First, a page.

Ten days after the September 11, 2001, terrorist attacks on the World Trade Center and the Pentagon, President Bush was told in a highly classified briefing that the U.S. intelligence community had no evidence linking the Iraqi regime of Saddam Hussein to the attacks and that there was scant credible evidence that Iraq had any significant collaborative ties with Al Qaeda, according to government records and current and former officials with firsthand knowledge of the matter.
The information was provided to Bush on September 21, 2001 during the "President's Daily Brief," a 30- to 45-minute early-morning national security briefing. Information for PDBs has routinely been derived from electronic intercepts, human agents, and reports from foreign intelligence services, as well as more mundane sources such as news reports and public statements by foreign leaders.
One of the more intriguing things that Bush was told during the briefing was that the few credible reports of contacts between Iraq and Al Qaeda involved attempts by Saddam Hussein to monitor the terrorist group. Saddam viewed Al Qaeda as well as other theocratic radical Islamist organizations as a potential threat to his secular regime. At one point, analysts believed, Saddam considered infiltrating the ranks of Al Qaeda with Iraqi nationals or even Iraqi intelligence operatives to learn more about its inner workings, according to records and sources.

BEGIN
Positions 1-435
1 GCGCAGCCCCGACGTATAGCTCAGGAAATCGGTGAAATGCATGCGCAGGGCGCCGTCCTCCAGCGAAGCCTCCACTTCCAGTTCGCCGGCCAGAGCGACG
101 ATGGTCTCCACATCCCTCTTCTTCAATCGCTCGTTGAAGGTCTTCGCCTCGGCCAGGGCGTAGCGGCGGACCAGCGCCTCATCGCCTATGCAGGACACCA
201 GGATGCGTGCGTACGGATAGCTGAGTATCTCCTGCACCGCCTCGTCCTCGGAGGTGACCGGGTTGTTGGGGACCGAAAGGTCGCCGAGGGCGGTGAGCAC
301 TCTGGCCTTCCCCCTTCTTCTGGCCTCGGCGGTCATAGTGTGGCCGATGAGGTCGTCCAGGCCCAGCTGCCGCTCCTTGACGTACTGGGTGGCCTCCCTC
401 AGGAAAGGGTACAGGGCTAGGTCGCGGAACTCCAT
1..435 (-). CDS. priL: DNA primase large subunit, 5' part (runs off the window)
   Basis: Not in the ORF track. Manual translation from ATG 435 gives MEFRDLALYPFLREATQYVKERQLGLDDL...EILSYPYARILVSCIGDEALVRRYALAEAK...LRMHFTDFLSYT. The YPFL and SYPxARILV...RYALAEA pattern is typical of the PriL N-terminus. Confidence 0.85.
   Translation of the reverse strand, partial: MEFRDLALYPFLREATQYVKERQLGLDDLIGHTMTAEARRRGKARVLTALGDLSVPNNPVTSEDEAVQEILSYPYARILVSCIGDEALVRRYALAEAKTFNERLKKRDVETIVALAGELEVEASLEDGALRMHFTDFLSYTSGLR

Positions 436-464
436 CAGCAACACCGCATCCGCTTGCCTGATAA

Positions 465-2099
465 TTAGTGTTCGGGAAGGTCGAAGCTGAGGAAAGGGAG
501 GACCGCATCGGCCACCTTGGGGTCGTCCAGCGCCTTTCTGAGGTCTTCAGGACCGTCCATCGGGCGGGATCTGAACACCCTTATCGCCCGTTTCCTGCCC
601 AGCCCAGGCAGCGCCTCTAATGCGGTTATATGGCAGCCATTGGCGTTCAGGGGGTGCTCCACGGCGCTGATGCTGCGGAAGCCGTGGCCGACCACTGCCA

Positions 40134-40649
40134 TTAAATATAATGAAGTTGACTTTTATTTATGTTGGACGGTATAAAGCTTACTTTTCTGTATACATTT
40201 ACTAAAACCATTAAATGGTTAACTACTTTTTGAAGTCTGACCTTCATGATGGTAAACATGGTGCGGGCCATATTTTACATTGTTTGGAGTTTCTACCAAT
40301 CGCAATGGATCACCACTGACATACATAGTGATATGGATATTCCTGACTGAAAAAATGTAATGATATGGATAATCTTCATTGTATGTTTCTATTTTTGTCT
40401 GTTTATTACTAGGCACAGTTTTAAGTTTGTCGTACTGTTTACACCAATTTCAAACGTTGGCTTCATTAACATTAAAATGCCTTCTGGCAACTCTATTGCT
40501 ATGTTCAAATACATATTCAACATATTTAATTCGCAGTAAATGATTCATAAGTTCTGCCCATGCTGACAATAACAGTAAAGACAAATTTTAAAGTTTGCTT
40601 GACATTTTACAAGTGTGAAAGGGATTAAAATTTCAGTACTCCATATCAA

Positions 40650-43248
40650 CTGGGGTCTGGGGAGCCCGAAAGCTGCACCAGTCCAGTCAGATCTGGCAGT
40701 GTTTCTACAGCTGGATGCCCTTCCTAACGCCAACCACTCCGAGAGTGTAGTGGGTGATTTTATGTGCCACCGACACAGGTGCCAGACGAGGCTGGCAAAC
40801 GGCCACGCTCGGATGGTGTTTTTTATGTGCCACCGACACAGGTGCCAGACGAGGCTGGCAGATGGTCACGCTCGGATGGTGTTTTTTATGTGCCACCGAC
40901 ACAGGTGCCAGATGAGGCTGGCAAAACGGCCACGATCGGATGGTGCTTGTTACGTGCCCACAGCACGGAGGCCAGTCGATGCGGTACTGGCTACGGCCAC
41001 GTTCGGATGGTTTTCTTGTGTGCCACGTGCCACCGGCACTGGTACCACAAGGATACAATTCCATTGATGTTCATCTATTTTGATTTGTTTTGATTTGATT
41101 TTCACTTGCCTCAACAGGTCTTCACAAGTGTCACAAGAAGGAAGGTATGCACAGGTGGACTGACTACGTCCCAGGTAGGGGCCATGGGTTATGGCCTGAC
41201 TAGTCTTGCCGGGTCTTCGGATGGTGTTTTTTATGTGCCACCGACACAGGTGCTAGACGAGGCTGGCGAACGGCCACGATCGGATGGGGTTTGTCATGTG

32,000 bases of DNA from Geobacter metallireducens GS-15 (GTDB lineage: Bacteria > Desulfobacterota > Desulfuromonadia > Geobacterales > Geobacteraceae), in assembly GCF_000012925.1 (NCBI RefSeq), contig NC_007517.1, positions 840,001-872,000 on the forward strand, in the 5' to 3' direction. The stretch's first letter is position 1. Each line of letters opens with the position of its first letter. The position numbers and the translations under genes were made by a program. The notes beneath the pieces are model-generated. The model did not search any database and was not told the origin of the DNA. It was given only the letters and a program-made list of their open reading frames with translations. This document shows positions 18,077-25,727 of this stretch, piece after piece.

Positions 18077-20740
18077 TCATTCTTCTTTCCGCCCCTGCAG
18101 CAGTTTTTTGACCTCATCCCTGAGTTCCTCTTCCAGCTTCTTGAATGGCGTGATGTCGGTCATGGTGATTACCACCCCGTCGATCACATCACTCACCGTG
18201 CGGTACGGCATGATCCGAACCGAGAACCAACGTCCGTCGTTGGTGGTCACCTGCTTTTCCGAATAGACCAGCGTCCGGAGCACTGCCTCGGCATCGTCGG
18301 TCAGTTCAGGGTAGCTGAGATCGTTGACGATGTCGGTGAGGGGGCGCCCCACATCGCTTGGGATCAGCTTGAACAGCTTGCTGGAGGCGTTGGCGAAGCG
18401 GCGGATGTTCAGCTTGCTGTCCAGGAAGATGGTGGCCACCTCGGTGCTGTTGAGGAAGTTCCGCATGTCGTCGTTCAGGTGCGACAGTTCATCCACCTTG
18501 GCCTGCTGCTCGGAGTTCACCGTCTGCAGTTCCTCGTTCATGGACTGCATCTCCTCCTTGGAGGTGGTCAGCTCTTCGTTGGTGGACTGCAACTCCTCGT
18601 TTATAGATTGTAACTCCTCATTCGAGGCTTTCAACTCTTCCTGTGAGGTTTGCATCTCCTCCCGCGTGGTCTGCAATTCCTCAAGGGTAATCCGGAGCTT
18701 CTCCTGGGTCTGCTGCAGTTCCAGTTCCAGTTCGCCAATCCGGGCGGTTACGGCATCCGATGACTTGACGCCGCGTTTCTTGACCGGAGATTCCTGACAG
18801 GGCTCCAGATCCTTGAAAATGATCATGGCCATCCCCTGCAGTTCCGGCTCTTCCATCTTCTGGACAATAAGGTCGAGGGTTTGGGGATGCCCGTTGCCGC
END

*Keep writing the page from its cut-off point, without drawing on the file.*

The conclusions drawn in the lengthier CIA assessment-which has also been denied to the committee-were strikingly similar to those provided to President Bush in the September 21 PDB, according to records and sources. In the four years since Bush received the briefing, according to highly placed government officials, little evidence has come to light to contradict the CIA's original conclusion that no collaborative relationship existed between Iraq and Al Qaeda.
"What the President was told on September 21," said one former high-level official, "was consistent with everything he has been told since-that the evidence was just not there."
In arguing their case for war with Iraq, the president and vice president said after the September 11 attacks that Al Qaeda and Iraq had significant ties, and they cited the possibility that Iraq might share chemical, biological, or nuclear weapons with Al Qaeda for a terrorist attack against the United States.